The U.S. dollar edged up against the yen on Wednesday, to trade close to six-month highs as speculation over the future of the Federal Reserve''s stimulus program supported the greenback, while expectations for more easing in Japan dampened demand for the yen.
USD/JPY hit 102.75 during late Asian trade, the session high; the pair subsequently consolidated at 102.72, adding 0.20%.
The pair was likely to find support at 101.94, the low of November 28 and resistance at 103.38, Tuesday''s high and a six-month high.
The dollar remained supported after the Institute for Supply Management said Monday that manufacturing activity in the U.S. expanded at the fastest rate since April 2011 in November, fuelling optimism over the economic recovery.
Meanwhile, expectations that the Bank of Japan will have to expand its stimulus program in order to meet its target of 2% inflation by 2015 continued to pressure the yen lower.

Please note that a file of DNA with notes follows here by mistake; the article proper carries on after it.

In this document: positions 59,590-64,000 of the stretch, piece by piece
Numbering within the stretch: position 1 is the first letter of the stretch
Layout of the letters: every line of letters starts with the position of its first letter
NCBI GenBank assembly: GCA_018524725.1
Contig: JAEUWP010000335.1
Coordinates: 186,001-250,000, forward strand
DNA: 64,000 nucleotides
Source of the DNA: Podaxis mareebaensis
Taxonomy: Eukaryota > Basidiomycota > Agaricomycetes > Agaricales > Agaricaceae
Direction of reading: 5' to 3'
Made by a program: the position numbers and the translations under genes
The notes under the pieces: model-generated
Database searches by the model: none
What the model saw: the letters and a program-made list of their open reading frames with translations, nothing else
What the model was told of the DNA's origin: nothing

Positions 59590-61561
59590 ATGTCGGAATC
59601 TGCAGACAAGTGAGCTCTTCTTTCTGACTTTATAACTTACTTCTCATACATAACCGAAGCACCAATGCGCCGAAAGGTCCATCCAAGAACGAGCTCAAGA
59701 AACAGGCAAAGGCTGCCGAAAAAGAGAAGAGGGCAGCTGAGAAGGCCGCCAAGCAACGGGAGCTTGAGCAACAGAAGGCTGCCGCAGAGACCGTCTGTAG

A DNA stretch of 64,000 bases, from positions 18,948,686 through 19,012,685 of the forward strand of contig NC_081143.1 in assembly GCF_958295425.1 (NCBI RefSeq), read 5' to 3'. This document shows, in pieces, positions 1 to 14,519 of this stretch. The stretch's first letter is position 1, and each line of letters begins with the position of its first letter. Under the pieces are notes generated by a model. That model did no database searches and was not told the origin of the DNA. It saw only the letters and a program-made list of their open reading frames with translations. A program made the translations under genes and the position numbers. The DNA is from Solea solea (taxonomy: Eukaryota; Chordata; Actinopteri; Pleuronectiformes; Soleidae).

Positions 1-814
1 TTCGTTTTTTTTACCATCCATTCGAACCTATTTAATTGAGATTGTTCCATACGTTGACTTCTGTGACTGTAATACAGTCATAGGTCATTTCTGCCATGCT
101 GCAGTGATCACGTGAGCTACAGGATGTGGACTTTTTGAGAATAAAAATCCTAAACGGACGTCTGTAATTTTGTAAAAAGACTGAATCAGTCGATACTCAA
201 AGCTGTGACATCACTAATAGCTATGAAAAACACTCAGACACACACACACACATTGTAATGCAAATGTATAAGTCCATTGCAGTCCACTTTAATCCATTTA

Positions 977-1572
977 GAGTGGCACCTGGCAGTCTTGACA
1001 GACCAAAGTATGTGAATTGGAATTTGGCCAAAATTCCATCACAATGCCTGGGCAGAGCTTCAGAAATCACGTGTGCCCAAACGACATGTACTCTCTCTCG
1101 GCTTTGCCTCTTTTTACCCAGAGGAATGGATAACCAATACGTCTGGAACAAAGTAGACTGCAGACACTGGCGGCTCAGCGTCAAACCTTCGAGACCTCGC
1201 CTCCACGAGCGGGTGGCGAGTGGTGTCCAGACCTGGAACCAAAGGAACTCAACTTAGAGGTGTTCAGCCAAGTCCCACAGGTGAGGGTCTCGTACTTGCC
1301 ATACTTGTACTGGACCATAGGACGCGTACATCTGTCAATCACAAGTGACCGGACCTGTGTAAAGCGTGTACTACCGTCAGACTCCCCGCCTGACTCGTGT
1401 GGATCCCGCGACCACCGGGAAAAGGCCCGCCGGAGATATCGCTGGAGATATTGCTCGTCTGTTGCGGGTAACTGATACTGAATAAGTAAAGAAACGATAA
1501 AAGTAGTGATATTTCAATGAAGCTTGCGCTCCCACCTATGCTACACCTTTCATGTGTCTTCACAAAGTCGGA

Earlier in the week, BoJ Governor Haruhiko Kuroda pledged to counter any new downside risks to the bank’s inflation goal, saying the BoJ would act by "adjusting monetary policy without hesitation."
The yen was also lower against the euro, with EUR/JPY edging up 0.10% to 139.45.
Later in the day, the U.S. was to release the ADP report on private sector job creation, as well as data on new home sales and the trade balance. In addition, the Institute of Supply Management was to release its services PMI.
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